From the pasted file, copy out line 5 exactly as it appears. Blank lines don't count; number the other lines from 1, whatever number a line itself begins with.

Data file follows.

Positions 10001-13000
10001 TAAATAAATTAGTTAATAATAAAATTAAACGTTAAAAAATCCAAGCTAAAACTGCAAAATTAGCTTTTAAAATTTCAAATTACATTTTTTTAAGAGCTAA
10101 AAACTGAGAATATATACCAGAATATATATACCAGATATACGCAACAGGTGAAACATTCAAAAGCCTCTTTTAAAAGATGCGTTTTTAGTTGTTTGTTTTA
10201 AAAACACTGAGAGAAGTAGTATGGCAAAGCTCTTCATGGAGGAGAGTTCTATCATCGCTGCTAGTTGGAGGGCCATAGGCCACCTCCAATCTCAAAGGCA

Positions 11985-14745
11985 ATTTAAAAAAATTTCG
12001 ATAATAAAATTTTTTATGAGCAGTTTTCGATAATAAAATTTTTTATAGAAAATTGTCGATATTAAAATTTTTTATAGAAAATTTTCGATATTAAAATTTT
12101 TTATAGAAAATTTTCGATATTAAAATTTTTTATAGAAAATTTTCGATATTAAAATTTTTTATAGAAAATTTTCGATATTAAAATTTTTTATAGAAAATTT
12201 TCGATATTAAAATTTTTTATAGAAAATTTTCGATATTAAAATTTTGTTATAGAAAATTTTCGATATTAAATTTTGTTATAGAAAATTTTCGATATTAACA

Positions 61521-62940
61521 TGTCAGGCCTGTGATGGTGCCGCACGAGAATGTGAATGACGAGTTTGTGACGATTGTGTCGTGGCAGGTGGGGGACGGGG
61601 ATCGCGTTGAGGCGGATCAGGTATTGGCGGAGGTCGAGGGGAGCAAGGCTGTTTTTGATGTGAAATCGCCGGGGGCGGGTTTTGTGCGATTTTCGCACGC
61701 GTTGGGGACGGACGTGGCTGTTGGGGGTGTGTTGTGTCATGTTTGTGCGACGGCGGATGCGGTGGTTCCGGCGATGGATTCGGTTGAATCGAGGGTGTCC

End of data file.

Positions 11985-14745